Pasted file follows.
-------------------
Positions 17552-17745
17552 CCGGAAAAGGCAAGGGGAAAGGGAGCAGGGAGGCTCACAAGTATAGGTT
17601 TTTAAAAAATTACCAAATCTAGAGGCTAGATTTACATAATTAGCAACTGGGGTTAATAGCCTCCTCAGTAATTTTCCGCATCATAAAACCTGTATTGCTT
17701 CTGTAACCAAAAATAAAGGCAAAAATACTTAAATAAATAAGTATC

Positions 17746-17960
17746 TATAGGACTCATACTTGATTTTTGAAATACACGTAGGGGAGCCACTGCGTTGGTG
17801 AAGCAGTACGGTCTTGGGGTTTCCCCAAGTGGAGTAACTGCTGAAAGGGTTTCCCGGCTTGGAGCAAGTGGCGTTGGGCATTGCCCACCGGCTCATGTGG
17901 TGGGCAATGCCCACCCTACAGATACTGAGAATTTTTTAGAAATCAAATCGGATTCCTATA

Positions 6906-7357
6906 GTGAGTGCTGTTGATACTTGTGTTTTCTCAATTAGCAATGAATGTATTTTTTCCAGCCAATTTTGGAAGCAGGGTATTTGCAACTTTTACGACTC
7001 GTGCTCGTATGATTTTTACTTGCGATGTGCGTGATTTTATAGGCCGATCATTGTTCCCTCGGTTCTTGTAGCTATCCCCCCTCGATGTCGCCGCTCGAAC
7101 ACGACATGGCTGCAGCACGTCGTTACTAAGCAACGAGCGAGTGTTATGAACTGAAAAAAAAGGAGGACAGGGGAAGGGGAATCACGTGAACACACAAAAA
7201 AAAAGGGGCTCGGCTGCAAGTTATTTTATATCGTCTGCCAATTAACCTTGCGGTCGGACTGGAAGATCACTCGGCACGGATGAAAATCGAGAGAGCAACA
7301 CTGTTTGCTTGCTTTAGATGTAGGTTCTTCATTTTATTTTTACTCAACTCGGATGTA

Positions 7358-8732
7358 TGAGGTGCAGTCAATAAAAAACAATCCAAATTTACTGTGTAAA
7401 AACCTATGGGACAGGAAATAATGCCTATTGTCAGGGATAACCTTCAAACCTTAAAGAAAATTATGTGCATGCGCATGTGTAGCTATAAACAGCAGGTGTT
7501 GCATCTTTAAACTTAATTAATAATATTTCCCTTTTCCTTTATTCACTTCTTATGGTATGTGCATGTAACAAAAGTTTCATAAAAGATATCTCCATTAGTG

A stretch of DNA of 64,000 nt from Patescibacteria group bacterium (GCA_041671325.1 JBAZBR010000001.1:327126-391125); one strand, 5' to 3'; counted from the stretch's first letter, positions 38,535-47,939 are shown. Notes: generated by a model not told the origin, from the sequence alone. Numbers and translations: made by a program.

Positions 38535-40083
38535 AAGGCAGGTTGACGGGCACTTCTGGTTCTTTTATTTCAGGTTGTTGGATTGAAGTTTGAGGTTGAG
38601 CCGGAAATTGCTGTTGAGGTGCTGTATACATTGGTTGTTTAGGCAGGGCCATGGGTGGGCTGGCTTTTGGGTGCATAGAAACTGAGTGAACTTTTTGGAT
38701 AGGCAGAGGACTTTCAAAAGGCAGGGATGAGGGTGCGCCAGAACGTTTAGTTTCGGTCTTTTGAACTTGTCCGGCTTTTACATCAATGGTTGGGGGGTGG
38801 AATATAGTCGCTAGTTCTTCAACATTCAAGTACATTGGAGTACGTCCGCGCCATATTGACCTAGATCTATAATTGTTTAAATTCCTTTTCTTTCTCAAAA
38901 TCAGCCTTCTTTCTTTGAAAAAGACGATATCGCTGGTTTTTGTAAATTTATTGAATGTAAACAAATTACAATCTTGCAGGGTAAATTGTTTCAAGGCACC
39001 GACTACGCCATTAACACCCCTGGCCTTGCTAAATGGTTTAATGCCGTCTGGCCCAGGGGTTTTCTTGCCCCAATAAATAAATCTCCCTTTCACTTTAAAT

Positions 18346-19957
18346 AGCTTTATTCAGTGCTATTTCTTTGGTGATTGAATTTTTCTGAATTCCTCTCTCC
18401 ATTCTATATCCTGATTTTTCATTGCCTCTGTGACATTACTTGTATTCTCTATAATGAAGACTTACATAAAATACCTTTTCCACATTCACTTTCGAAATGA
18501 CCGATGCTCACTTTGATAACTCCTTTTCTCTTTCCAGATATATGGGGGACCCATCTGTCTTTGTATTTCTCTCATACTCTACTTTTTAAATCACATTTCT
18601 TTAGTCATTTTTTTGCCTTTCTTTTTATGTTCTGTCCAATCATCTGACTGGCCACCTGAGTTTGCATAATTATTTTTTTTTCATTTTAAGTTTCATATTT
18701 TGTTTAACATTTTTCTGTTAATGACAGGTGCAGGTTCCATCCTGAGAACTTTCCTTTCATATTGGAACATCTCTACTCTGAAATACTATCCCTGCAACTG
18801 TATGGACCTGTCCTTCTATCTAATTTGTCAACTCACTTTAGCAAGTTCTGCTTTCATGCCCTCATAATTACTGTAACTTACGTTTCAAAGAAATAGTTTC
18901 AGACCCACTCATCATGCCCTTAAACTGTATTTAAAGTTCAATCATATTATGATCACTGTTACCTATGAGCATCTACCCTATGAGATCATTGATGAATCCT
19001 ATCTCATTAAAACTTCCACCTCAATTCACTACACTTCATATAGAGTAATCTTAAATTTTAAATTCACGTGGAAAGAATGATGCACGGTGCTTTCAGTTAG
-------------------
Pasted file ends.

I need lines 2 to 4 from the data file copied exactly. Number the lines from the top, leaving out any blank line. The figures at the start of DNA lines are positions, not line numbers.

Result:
17552 CCGGAAAAGGCAAGGGGAAAGGGAGCAGGGAGGCTCACAAGTATAGGTT
17601 TTTAAAAAATTACCAAATCTAGAGGCTAGATTTACATAATTAGCAACTGGGGTTAATAGCCTCCTCAGTAATTTTCCGCATCATAAAACCTGTATTGCTT
17701 CTGTAACCAAAAATAAAGGCAAAAATACTTAAATAAATAAGTATC